Caviar is one of the top delicacies in the contemporary world. However, Caviar is not a current trend, people have been consuming it for hundreds of years. Beginning in the 1800s, fish eggs were harvested and consumed from other fish species but none have achieved the status of “true caviar”. Years later, the best quality Caviar comes from the countries around the Caspian Sea. Our caviar, Caviar farmed in regions like Italy, Romania and China producing the highest quality, and most in-demand Caviar in the world.

Back in the early days, Caviar was harvested from the wild sturgeon swimming in the Caspian and Black seas. The fisherman would capture the fish, cut out the “roe sacks” that held the eggs, and throw the fish back in to die. This overfishing critically endangered the wild sturgeons. Today, most of the world’s Caviar is being farmed across the globe, from China to the Middle East to Madagascar. 

Although most of the Caviar comes from other regions different to the original ones(Domestic Caviar), Imported Caviar still being the “big deal”. Of the 27 sturgeon species, fishes like beluga, sevruga, and osetra have long dominated the Caviar world. Today you’ll learn a little bit more about them and if you’re getting excited for cooking, we’re sharing recipe ideas for each. 

Beluga: is one of the most exquisite and exclusive types of Caviar. Its texture is delicate, smooth and buttery and the taste is long and complex. And when it breaks inside the mouth it is described as “magical”. However, its uncontrolled exploitation has put these types of fish at serious risk. This is the reason why Beluga Hybrid exists, a sustainable option for enjoying this type of Caviar.  

Osetra: Ossetra comes in second in order of exclusivity, just behind Beluga caviar and before Sevruga. It is described as  soft and loose, and the taste it leaves in the mouth can remind you of the taste of walnuts. Although Beluga is on top of exclusivity, this is definitely the most popular one among all species. 

Sevruga: this may be the least expensive Caviar compared to the top three. The color of its roe is gray-black, and has the strongest flavor among Sturgeon eggs. It’s becoming a popular choice among chefs and a favorite ingredient for seafood.

Cucumber And Sevruga Caviar


1 cucumber 

2 tablespoons Sevruga Caviar

50 grams sour cream

Start slicing the cucumber from one side like you will peel it and continue doing so till you get to the half of the cucumber. Turn the cucumber upside down and do the same thing. After you are done, start rolling the thin and long slice  and pit it on a serving plate. If it doesn’t stay, use a toothpick to hold it together. With a teaspoon, put on each slice of cucumber a little sour cream and then the Caviar. You can serve it after you’re done or keep it in the fridge for 30 min.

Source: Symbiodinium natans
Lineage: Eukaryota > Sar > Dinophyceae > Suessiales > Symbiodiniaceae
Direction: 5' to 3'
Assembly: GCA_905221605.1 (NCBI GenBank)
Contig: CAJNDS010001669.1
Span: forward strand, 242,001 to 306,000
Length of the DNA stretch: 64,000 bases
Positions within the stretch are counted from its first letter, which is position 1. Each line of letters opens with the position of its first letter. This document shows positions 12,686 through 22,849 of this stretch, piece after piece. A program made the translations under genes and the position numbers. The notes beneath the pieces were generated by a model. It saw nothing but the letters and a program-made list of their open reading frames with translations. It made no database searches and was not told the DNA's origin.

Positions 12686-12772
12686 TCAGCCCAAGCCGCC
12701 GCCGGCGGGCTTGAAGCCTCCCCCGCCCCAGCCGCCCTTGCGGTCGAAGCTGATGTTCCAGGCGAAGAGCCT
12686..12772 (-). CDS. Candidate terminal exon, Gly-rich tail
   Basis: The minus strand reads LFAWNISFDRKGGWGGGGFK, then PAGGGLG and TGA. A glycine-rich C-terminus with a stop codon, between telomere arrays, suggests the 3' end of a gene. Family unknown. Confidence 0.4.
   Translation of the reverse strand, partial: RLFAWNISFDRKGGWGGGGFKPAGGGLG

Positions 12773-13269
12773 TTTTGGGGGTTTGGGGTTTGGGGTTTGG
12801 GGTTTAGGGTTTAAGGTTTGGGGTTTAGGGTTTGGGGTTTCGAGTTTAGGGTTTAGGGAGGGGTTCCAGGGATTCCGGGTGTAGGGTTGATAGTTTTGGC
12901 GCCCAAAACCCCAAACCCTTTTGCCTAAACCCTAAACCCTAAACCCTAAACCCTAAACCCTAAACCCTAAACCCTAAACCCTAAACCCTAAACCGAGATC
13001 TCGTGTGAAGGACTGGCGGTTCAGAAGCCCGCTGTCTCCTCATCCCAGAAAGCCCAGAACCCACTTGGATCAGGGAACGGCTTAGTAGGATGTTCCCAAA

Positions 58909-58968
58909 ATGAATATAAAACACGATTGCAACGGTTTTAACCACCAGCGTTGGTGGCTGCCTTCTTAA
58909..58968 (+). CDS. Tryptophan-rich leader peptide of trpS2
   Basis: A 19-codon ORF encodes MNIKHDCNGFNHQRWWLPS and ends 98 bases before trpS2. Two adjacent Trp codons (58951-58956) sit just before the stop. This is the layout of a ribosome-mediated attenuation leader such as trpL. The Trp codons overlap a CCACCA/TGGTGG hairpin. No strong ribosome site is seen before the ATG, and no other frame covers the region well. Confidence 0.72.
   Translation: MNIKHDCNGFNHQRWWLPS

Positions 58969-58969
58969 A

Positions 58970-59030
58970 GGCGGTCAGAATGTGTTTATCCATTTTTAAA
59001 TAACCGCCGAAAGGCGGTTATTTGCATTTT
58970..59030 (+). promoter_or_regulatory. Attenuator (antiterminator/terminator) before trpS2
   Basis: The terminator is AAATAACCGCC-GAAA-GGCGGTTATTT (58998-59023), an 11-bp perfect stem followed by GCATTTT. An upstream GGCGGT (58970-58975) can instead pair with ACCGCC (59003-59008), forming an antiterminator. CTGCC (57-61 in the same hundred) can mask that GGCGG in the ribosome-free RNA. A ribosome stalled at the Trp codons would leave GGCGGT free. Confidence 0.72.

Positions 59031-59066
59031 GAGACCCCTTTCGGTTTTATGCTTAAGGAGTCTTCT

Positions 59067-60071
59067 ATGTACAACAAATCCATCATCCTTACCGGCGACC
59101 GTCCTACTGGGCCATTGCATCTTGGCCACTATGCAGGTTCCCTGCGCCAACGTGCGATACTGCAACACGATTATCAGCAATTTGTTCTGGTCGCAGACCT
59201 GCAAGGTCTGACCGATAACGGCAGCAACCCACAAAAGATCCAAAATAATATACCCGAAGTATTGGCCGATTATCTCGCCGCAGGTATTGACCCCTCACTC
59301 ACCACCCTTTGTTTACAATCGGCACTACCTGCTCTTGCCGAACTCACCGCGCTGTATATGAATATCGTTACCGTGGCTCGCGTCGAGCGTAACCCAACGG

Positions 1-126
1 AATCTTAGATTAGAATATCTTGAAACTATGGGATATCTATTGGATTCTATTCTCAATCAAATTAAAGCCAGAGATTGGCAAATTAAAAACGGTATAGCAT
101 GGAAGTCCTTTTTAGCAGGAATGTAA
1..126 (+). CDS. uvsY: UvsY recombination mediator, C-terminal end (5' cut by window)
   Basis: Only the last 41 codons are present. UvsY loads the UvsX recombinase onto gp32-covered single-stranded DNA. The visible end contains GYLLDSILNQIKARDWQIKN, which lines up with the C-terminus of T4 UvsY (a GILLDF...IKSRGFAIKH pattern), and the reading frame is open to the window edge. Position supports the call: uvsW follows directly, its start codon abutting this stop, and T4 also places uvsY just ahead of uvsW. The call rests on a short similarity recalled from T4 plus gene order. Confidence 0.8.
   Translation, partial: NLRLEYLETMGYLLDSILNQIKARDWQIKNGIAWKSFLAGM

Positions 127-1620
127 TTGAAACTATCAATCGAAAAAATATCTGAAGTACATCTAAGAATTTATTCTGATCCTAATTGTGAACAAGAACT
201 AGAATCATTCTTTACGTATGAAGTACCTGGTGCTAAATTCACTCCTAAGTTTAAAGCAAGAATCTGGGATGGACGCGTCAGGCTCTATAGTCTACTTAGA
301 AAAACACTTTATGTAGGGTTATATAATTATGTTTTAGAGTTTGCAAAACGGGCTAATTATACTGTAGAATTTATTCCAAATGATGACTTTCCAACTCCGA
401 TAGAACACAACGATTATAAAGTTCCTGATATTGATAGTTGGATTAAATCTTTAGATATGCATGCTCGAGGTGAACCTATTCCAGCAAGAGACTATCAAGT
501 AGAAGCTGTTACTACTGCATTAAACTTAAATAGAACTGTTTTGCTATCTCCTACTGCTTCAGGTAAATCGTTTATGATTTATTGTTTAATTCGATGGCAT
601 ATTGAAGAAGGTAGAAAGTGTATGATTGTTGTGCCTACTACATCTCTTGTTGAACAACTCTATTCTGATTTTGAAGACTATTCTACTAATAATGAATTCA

Pappardelle with Poached Egg and Beluga Caviar


6 large eggs

1 Tbs. kosher salt

10 oz. good-quality dried pappardelle 

4 Tbs. unsalted butter

1/3 cup freshly grated Parmigiano-Reggiano

6 tsp. Beluga Caviar  

Bring a large pot of water (about 6 qt.) to a boil for the pasta. Meanwhile, fill a wide, shallow pan with water and bring to a gentle simmer. Crack each egg into a saucer and gently slide it into the simmering water. Poach the eggs until the whites are firm but the yolks are still runny, 2 to 3 minutes. Remove each egg with a slotted spoon, drain any water, and set on a warm plate. When the pasta water is boiling, add the salt and pasta. Stir frequently to keep the pasta from sticking. Use the cooking time on the package as a guide, but start checking 2 minutes sooner. When the pasta is al dente (soft but with some resistance left), drain it in a colander, reserving about 2/3 cup of the cooking water. Return the pasta to the empty pot and toss with 2 Tbs. of the cooking water, the butter, and the grated cheese. If it seems too dry, add a few more spoonfuls of water and toss again.Portion the pasta into six warm serving bowls, top each with a poached egg and the Caviar, and serve right away.

Prosciutto appetizer with truffled burrata, Osetra caviar and ligurian oil


8 slices Prosciutto di Parma (preferably hand carved)

2 rounds fresh burrata cheese

2 ounces Osetra Caviar

1 small piece fresh white truffle for shaving

Olive Oil  for drizzling

1 teaspoon freshly cut chives

Place sliced prosciutto on plates. Quarter the burrata into wedges, place a piece on each prosciutto slice. Top with Caviar, oil, shaved truffle, and chives. Fold into a roll and enjoy. 

These are only a few recipe ideas. When serving any type of Imported Caviar, the experts say it is best served on its own and cold, although there are many ways you can present it for added taste on top of its already delicious aroma. Here are a few extra options for you to try: unsalted crackers, toast, blinis, crème Fraiche, lemon wedges, minced onions or potatoes. 

So, which one would you try first? Before buying Caviar make sure you go to a reputable store. Whether you’re buying online or physically, always go for fine food stores or specialized places like House of Caviar. Visit our online store and find the greatest variety of Imported Caviar and all the accompaniments you need  for a perfect dish. Visit us! We’ll be looking forward to having you.